At Point It, I am often handed the task of setting up local listings for various clients. I’ve meandered down the road of using paid listing distribution sites, which scatter listings across the vast wonderland that is the internet. However, those services have burned me time and time again, with delayed publishing times, lack of reporting analysis, and listings just plain not showing up.
Talk to any SEO whiz, and they’ll be sure to remind you that local listings are important. Retail clients want to add on listing after listing, making sure to be as visible as possible, especially right before the holiday season. When Mommy goes to buy little Bobby a new toy, they don’t want her deterred by not being able to find directions or a phone number for a local store. That information should be right at her fingertips, like that ancient old yellow-pages phone book used to be.
So what’s a client manager to do? How do you manage uploading multiple listings across various local platforms without wanting to pull out all your hair? Well, I’m here to warn you of some of the reoccurring roadblocks I have slammed into while managing local listings, and some of the measures you can take to avoid them.
Google Places/ Google+ Local
Ah, remember that update Google sent out towards the end of May, letting small businesses owners everywhere know that Google Places was no more, and Google+ Local was the new hotness. Business owners (and lil’ client managers like me) could still use their Google Places UI to upload, edit, and manage their listings. However, they would be pulled into Google+ Local, which brought along some changes:
- Listings now found under the Google+ Local tab
- No more videos on local listings
- No mobile or tablet listings available (yet)
- Integration of ZAGAT ratings with customer reviews
Now while these changes seem tame, the “let me just touch my toe into the water, and pull it right back out” feel of Google Places and its UI being connected to Google+ Local has caused listing errors for many of my clients, and many other business owners using it. In short – it’s very buggy. Some errors business owners have struggled with include Google + Local listing their readily open business as suddenly “Permanently Closed”. Or, existing customer reviews disappearing. And even more frustrating, new reviews not going through, causing owners to again solicit feedback from already responding customers. Because, who doesn’t love someone asking for praise a second time?
Many of our local clients have had similar troubles, including images for one listing showing up on another, listings that are published and live in the Google Places UI not showing on Google+ Local, and Google+ Local deciding to categorize your listings without using the business categories you’ve provided. Often I’ve found myself staring at my data file, wondering what happened between uploading and publishing. I’m still grasping for straws! Especially since Google Places/Google+ Local do not have designated reps to reach out to.
How do I avoid all of that?
Some of these errors are just part of the transition to Google+ Local as a new local platform. Be sure to audit your listings often. If you aren’t seeing them online, make sure to check their status in your data file. If images are pulling incorrectly, or descriptions or categories looking wonky, always check for your own human errors or the errors of whoever set up the account initially. If you’re still hitting a wall – take a deep breath. I’ve been there! What’s most important is being honest and transparent with your client. All you can do is put together a well-developed upload form and keep an eye on your client’s listings. Being found consistently is important to them, so it should be equally important to you.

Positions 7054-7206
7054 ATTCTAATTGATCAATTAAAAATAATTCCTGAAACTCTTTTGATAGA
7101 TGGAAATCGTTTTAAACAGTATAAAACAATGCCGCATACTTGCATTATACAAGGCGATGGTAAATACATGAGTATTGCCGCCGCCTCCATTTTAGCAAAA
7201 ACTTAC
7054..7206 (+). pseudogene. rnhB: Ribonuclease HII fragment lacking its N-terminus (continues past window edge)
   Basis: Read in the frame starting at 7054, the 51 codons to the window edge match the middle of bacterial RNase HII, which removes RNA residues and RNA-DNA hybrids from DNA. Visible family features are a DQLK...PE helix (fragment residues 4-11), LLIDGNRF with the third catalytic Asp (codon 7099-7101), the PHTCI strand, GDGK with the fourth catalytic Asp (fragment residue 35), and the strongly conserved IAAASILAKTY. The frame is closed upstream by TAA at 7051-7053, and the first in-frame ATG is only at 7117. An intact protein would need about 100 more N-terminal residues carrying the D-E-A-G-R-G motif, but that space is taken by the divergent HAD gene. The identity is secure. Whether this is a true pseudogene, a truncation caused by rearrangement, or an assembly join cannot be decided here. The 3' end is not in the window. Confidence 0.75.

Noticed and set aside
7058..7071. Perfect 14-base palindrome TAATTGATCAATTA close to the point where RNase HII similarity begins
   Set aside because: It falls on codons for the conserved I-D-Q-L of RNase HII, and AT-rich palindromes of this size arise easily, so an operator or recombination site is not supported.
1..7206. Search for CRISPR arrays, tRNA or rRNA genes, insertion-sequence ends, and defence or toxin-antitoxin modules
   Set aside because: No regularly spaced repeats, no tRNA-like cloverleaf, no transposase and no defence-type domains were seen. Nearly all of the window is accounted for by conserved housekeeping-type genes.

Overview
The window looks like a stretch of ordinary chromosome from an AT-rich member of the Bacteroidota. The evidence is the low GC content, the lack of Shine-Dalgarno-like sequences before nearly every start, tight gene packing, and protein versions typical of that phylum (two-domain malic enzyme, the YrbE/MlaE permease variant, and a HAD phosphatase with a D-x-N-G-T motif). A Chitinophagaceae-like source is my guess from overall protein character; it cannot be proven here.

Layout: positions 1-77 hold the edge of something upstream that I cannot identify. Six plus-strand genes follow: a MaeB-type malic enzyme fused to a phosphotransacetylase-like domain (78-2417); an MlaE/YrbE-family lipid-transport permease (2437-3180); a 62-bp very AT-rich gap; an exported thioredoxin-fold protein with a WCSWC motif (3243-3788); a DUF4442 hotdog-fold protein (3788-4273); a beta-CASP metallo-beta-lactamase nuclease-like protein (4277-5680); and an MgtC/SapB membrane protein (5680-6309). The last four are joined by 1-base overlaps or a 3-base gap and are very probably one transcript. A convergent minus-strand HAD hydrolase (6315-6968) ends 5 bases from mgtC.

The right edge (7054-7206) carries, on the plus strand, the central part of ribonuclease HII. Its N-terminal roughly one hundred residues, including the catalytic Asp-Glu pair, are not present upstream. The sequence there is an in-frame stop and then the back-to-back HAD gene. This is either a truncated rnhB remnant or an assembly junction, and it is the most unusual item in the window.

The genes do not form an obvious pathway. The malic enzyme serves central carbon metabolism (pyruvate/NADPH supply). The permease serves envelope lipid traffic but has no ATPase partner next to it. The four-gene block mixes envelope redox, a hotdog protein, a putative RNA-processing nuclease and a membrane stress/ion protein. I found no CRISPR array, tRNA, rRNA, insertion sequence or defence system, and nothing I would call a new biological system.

Bing Business Portal
Let’s say you have 100 locations you want to get up on local listing sites. Yikes, does that sound like a lot of mind-numbing screen sharing. But never fear! Both Google Places and Bing Business Portal have bulk upload capabilities. However, the process may be lengthier than you expected.
If you’re an agency or third party representative managing these listings, be prepared to solicit a confirmation email from the business you’re representing. They’ll need to provide headquarter information and a confirmation that you can manage it. No sweat, right? Well, you’re upload form better be up to snuff, or you’ll be playing duck, duck, goose with the Bing Business Portal bulk upload support team (hey, at least they have one at all). Once that headache is over, you’re all uploaded and ready to go. However, don’t expect to be able to view or directly edit your bulk uploaded listings within the BBP UI – because it’s hidden:
What the WHAT?
I have to go contact someone else to make small edits or changes? What a pain. So how do I manage this? For BBP, if you have a smaller set of listings, I would suggest entering them individually rather than through bulk upload. Though it’ll be a much lengthier process, you then have access to the UI to make small changes or updates. Also, you can then build your own mobile local listings for each location for free. These capabilities are available in bulk upload, you’ll just have to email someone from BBP Support (who may take a couple of days to respond) to make instant changes. My biggest suggestion is to start a strong relationship with that contact. Save their email, reach out to them often – use them as a resource through this process.
Now, that is just skimming the surface of the oh-too-familiar problems you may face when using these two popular local listing platforms. But you grin through it, because locally relevant and seen is a good place to be. And with the integration of social media continuously creeping into local services, it’s a necessity.